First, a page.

Annual Manual » Annual Manual: Recreation

Big, Branched, Beautiful

Exploring Idaho's national forests



Idaho is rich with veins of precious minerals, metals and gems; but the "Gem State" moniker is a nod to its snow-capped mountains, crystal lakes, deep canyons and rugged wilderness. If you want to see where the Gem State really sparkles, visit Idaho's national forests.

Boise National Forest--2.6 million+ acres

Located northeast of Boise and designated in 1908, the Boise National Forest hosts more than 1.5 million visitors annually. With an elevation range of more than 7,000 feet from canyon to summit, the forest boasts the highest drivable point in Idaho, a spot on the slopes of Trinity Mountain that can be reached by four-wheel drive. Take your hiking boots: a short trek when the road ends leads to Trinity Mountain Lookout, and a stunning view—including an explosion of wildflowers in late summer.

Caribou-Targhee National Forest--3 million+ acres

Originally two separate forests combined 1981, Caribou-Targhee National Forest dominates the southeast corner of Idaho, crossing Utah and Wyoming borders. Be sure to stop by Minnetonka Cave in St. Charles Canyon, a bat sanctuary and one of Idaho's largest limestone caves. A guided tour of the cave highlights bands of travertine and an array of camera-ready stalagmites and stalactites.

Nez Perce-Clearwater NationalForest--4 million+ acres

The mammoth Nez Perce-Clearwater National Forest is Idaho's most recent amalgam, a 2012 consolidation of two forests originally designated by president Teddy Roosevelt. Stretching across the lower panhandle from Montana in the east to Oregon in the west, the forest is formed largely of wilderness areas bisected by historic national trails, most notably the Lolo, Nee-Me-Poo and Lewis and Clark. Explore sections of these historic paths to follow in the footsteps of early explorers.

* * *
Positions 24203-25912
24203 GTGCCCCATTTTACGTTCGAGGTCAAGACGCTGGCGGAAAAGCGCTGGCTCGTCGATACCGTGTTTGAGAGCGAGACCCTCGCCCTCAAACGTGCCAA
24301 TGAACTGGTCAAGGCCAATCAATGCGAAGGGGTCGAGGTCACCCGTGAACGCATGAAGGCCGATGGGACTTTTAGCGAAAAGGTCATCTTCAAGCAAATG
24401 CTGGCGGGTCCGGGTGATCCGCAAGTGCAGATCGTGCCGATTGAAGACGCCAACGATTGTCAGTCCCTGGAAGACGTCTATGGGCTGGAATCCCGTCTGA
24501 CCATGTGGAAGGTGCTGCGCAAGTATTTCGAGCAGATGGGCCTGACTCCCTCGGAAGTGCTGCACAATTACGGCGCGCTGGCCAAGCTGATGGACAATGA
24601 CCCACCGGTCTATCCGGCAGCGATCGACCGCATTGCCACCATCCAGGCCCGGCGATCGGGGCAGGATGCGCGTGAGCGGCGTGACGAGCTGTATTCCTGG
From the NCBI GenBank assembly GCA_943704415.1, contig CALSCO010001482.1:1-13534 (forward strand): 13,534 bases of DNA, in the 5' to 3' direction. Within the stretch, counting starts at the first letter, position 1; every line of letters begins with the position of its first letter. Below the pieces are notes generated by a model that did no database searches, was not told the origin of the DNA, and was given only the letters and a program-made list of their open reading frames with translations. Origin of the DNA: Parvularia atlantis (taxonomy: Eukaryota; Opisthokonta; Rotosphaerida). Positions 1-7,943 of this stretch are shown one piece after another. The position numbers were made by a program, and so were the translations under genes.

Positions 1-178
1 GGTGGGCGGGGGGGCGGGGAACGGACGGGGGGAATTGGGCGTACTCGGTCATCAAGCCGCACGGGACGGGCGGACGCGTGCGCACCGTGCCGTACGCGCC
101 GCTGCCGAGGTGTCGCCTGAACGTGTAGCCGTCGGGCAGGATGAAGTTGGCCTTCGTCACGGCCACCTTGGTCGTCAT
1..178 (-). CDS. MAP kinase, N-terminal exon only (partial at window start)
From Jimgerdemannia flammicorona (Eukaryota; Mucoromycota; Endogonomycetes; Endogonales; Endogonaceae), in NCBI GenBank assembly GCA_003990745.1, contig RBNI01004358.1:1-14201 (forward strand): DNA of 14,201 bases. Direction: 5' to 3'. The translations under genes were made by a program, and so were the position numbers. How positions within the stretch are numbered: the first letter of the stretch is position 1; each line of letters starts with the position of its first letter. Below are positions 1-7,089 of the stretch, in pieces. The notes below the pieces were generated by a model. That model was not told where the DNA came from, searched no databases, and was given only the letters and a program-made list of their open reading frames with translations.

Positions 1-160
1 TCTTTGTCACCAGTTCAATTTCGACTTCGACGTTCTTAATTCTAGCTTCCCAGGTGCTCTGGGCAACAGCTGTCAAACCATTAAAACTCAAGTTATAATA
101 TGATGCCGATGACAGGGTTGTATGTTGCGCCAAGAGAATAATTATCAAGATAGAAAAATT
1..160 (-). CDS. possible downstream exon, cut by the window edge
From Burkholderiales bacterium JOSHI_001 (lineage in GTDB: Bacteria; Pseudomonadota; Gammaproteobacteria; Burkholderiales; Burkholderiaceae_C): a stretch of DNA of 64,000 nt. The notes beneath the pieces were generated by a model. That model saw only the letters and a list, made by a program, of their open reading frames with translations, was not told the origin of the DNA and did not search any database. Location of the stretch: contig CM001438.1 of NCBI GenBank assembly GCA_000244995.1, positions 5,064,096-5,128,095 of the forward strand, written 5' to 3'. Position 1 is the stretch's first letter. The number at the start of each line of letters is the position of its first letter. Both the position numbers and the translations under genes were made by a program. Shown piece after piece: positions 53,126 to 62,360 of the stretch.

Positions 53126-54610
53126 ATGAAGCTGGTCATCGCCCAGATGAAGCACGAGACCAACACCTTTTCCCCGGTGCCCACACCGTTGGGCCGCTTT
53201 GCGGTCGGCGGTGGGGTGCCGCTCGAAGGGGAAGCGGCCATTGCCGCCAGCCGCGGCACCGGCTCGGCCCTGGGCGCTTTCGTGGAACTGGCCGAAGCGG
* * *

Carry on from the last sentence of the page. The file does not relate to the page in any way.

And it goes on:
Idaho Panhandle National Forests: Coeur d'Alene, Kaniksu and St. Joe--2.5 million+ acres

The Idaho Panhandle National Forests are unique in that they hold half of Idaho's surface water; the forests are dotted with streams, lakes and rivers perfect for both industry and recreation. Historically, one of the most popular pastimes was churning up the streambeds in search of Idaho's state gemstone, the star garnet. Found only in India and the Idaho Panhandle, these 12-sided gemstones were named for the four-to-six pointed stars reflected in their deep plum surfaces. Although random streambed digging is now frowned up, you can sift through a sluice box to your heart's content at the Emerald Creek Garnet Area near the community of Clarkia. Keep an eye out for rare, golf ball-sized specimens.

Payette National Forest--2.3 million+ acres

The Forest Service website reminds visitors to Payette National Forest to watch for "deep canyons, deep wilderness, [and] deep snow." This is a forest of extremes, bordered by two of the nation's deepest canyons—including Hells Canyon at 7,900 feet. Visit the Hells Canyon National Recreation Area near Riggins for fishing, first rate whitewater boating or just to gaze into the maw of the deepest river gorge in North America.

Salmon-Challis National Forest--4.3 million+ acres

The Salmon-Challis is a haven for outdoor thrill seekers; containing 1.3 million acres of the Frank Church River of No Return Wilderness and the treacherous whitewater avenue of the Middle Fork of the Salmon (among other rivers), this forest promises serious fun for the fearless. If that's you, enter your name in the Four Rivers Lottery for a chance to float the rapids during the summer season. If your name makes the cut, enjoy a front-row seat to view protected scenery and some of the forest's 328 species of wildlife.

Sawtooth National Forest--2.1 million+ acres

Bordered by the Salmon-Challis National Forest to the North and the Boise National Forest to the West, Sawtooth is the smallest of Idaho's designated forests and one of the most beautiful. At the heart of the forest is the Sawtooth Wilderness, a preserve set aside under FDR in 1937 before being officially named in the '70s. If you're in the area during the summer hiking season, be sure to traipse the trails that, though stretching almost 350 miles, provide access to only some of the hundreds of pristine mountain lakes and towering peaks in the region.

Add a comment

Note: Comments are limited to 200 words.